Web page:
grows six full paces from the gate, my Father."
But the hermit said: I spoke in a figure, my


Son. I meant not that herb. But, alas! Is
there no remedy to heal the physician? No
cure for the curer ?"
And the boy's heart grew heavier and heavier
day by day, because of the hermit's grief. For
he loved him.
Now, one morning, as the boy came up from
the village, the hermit met him, groping pain-
fully with his hands, but with joy in his counte-
nance, and he said: Is that thy step, my Son ?
Come in, for I have somewhat to tell thee."
And he said: "A vision has been vouchsafed
to me, even a dream. Moreover, I believe that
there shall be a cure for my blindness."
Then the boy was glad, and begged of the
hermit to relate his dream, which he did as fol-
lows :
"1 dreamed, and behold I stood in the gar-
den -thou also with me and many people
were gathered at the gate, to whom, with thy
help, I gave herbs of healing in such fashion as
I have been able since this blindness came upon
me. And when they were gone, I smote upon
my forehead, and said, Where is the herb that
shall heal my affliction ?' And a voice beside
me said, Here, my Son.' And I cried to thee,


'Who spoke?' And thou saidst, 'It is a man
in pilgrim's weeds, and lo, he hath a strange
flower in his hand.' Then said the Pilgrim, 'It
is a Trinity Flower. Moreover, I suppose that
when thou hast it, thou wilt see clearly.' Then
I thought that thou didst take the flower from
the Pilgrim and put it in my hand. And lo,
my eyes were opened, and I saw clearly. And
I knew the Pilgrim's face, though where I have
seen him I cannot yet recall. But I believed
him to be Raphael the Archangel- he who led
Tobias, and gave sight to his father. And even
as it came to me to know him, he vanished; and
I saw him no more."
And what was the Trinity Flower like, my
Father ?" asked the boy.
"It was about the size of Herb Paris, my
Son," replied the hermit. "But, instead of
being fourfold every way, it numbered the
mystic Three. Every part was threefold. The
leaves were three, the petals three, the sepals
three. The flower was snow-white, but on
each of the three parts it was stained with
crimson stripes, like white garments dyed in
blood." *
Trillium erythrocarpum. North America.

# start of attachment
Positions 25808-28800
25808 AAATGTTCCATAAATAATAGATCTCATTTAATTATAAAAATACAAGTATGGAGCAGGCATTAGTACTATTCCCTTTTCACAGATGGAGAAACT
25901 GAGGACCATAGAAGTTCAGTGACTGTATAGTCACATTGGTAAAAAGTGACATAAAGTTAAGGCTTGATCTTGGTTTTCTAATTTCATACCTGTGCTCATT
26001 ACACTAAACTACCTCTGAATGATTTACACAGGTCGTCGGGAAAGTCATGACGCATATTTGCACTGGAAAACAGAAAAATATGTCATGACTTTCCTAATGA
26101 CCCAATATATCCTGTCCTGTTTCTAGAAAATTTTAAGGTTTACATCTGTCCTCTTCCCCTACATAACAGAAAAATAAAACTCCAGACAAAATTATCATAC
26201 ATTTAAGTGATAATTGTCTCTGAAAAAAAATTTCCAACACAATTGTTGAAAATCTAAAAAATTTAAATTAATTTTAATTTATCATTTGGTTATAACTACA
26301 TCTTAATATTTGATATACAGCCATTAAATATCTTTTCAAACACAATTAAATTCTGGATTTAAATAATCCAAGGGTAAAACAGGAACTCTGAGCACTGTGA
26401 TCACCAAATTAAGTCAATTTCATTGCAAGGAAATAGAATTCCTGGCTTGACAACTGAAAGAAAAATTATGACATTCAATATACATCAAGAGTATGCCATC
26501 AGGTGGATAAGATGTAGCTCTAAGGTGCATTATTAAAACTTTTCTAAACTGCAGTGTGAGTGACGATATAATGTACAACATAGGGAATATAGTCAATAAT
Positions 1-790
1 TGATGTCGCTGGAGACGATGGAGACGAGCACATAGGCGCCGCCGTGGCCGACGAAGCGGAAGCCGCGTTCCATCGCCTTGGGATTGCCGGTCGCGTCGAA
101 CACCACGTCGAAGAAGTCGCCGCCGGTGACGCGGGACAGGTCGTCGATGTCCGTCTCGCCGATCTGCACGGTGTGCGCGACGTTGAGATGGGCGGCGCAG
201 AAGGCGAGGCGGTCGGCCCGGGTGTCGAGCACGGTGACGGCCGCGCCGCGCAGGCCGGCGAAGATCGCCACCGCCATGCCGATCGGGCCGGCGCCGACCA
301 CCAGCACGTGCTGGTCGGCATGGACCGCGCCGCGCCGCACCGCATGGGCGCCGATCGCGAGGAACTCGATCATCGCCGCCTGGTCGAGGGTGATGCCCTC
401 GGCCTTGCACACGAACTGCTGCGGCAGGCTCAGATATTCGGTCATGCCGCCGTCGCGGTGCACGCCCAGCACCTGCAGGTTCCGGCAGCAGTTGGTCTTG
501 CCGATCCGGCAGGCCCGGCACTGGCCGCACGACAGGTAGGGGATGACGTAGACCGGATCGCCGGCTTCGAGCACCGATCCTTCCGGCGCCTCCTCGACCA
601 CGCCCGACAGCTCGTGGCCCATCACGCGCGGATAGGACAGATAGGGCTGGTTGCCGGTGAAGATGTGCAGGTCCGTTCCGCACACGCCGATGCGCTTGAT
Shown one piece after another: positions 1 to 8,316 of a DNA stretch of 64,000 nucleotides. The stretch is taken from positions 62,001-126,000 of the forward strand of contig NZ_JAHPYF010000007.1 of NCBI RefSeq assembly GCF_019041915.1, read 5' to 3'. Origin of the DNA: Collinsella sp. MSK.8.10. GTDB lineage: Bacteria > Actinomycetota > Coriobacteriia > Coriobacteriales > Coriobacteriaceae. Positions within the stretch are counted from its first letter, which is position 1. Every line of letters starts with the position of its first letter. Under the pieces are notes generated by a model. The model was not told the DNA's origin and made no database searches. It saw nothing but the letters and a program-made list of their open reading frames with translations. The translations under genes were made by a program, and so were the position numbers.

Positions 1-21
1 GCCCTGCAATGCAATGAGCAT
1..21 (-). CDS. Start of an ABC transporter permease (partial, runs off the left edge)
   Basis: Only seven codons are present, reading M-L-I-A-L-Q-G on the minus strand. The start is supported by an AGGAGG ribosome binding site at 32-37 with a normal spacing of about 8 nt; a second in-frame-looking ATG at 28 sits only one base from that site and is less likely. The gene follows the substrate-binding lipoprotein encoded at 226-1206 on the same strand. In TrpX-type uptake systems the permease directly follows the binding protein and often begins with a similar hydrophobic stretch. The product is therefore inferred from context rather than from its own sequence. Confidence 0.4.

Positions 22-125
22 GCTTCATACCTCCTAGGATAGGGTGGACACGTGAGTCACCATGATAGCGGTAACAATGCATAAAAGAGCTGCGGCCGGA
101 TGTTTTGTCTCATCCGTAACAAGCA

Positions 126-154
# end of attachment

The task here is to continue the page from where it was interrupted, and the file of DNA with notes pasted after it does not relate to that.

Then the boy started up, saying : If there be
such a plant on the earth I will find it for thee."
But the hermit laid his hand on him, and
said, "Nay, my Son, leave me not, for I have
need of thee, And the flower will come yet,
and then I shall see."
And all day long the old man murmured to
himself: "Then I shall see."
And didst thou see me, and the garden, in
thy dream, my father ? asked the boy.
"Ay, that I did, my Son. And I meant to
say to thee that it much pleaseth me that thou
art grown so well, and of such a strangely fair
countenance. Also the garden is such as I
have never before beheld it, which must needs
be due to thy care. But wherefore didst thou
not tell me of those fair palms that have grown
where the thorn hedge was wont to be ? I was
just stretching out my hand for some, when I
"There are no palms there, my Father," said
the boy.
Now, indeed it is thy youth that makes
thee so little observant," said the hermit.
"However, I pardon thee, if it were only for
that good thought which moved thee to plant a


yew beyond the rosemary-bush; seeing that
the yew is the emblem of eternal life, which
lies beyond the grave."
But the boy said: "There is no yew there,
my Father."
Have I not seen it, even in a vision ? cried
the hermit. "Thou wilt say next that all the
borders are not set with heartsease, which
indeed must be through thy industry; and
whence they come I know not, but they are
most rare and beautiful, and my eyes long sore
to see them again."
"Alas, my Father! cried the boy, "the
borders are set with rue, and there are but a
few clumps of heartsease here and there."
"Could I forget what I saw in an hour?
asked the old man, angrily. And did not the
holy Raphael himself point to them, saying:
( Blessed are the eyes that behold this garden,